The first thing you need to know at the Tracktion software is that there are multiple different versions of the software (waveform, essentials, waverazor, T7, T6, and Biotek), each with certain features that make them stand out. The biggest thing to understand about these programs is, in all versions, the focus is the editing process and how to produce the best audio imaginable. Modifiers, synthesizers, layering audio clips, and a variety of plug-ins are available specifically with the intent to give the user full creative control to express themselves however they choose. While designed for those in the musical industry, the message is still the same to those who are recording their podcast — the emphasis is on quality sound across all platforms. With options to purchase or use a free trial to decide which version works best for your needs, the well-reviewed and highly regarded Tracktion is a stable option when looking at software for podcasting.
Nearing the end of our guide, we look at the option from Reaper, a customizable software that is deemed to be one of the best podcasting software alternatives if you’re slightly technologically sound. Similar to Audacity, Reaper boasts a wide range of editing and processing tools to produce original audio. One significant difference is that Reaper allows you to include your own personal music (provided it is approved by copyright laws) along with all of the sound samples already installed. Reaper offers a multitude of online tutorials to give the user an exact idea of how to make and produce their audio, making it a great option for those just beginning in the field. It allows you to record directly to the software, adjust your pitch, drag and drop tracks or cues, and customize the layout and design in a way that works best for you. User (and budget) friendly, Reaper is the best podcast software that is both accessible and simplistic.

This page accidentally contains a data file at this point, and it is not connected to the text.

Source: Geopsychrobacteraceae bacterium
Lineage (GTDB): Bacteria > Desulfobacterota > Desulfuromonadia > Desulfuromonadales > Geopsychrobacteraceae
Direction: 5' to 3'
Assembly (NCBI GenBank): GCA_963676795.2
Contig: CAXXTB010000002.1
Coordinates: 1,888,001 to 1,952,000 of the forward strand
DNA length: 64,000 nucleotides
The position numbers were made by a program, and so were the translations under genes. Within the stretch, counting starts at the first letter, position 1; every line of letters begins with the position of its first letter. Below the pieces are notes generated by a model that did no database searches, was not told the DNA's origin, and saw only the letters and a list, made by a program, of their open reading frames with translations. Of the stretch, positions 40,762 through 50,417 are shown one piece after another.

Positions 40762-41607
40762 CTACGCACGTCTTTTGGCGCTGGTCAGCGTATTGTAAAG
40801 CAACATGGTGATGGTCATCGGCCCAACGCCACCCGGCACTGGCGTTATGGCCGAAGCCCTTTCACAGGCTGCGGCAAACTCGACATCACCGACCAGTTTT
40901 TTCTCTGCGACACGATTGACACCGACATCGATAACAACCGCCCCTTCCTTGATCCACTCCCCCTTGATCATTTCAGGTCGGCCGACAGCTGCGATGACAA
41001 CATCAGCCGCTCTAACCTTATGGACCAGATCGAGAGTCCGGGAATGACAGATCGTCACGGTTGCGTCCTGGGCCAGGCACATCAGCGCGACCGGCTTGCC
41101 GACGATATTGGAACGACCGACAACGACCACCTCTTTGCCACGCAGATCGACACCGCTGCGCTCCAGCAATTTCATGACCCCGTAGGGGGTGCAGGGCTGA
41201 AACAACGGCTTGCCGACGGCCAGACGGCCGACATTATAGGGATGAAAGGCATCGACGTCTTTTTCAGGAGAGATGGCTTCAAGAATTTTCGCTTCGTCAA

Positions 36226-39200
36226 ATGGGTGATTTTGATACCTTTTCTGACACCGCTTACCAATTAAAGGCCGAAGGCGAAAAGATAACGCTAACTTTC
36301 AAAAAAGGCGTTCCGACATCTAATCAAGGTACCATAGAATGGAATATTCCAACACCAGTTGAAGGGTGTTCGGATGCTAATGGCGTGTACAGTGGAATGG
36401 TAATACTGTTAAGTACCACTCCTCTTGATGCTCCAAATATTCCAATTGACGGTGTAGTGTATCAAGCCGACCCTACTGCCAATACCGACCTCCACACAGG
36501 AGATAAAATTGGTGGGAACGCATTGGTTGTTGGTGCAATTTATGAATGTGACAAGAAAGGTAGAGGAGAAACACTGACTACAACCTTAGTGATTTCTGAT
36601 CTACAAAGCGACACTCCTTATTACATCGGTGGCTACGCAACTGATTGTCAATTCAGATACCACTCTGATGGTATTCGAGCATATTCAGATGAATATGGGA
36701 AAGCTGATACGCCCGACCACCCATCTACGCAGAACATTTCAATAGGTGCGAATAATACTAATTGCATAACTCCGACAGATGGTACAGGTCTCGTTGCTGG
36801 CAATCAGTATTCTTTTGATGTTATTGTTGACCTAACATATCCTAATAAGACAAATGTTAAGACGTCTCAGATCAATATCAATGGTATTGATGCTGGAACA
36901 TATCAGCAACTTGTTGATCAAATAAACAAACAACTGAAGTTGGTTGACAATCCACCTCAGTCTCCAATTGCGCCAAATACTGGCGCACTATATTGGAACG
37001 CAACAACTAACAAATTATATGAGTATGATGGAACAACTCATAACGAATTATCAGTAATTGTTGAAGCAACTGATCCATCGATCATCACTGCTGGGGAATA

Last but not least, many of the other options on this list are great options for creating your podcast, however they also split their time as being designed for music editing as well. With the Behringer Podcastudio, you are looking at a software that is specifically designed for ‘the purpose of podcasting’, which makes this an intriguing option for those who are just in the beginning phases of their interest. Behringer is sold as a kit, which means that you are getting more than just the software (audio interface, microphone, headphones, etc). The upside to an option like this is that all the equipment included is designed to specifically work harmoniously with the software, which should allow for an even, more smooth recording and a clear projections of the vocals. Many who reviewed this product agreed that it was a great platform to begin podcasting on, and that the software was simplistic in its step-by-step plan to give you a proper idea of what you are working towards. In other words, if podcasting is something that you would like to begin but are a tad overwhelmed with how to get started, the Behringer Podcastudio is our last recommendation to cap off our list here today.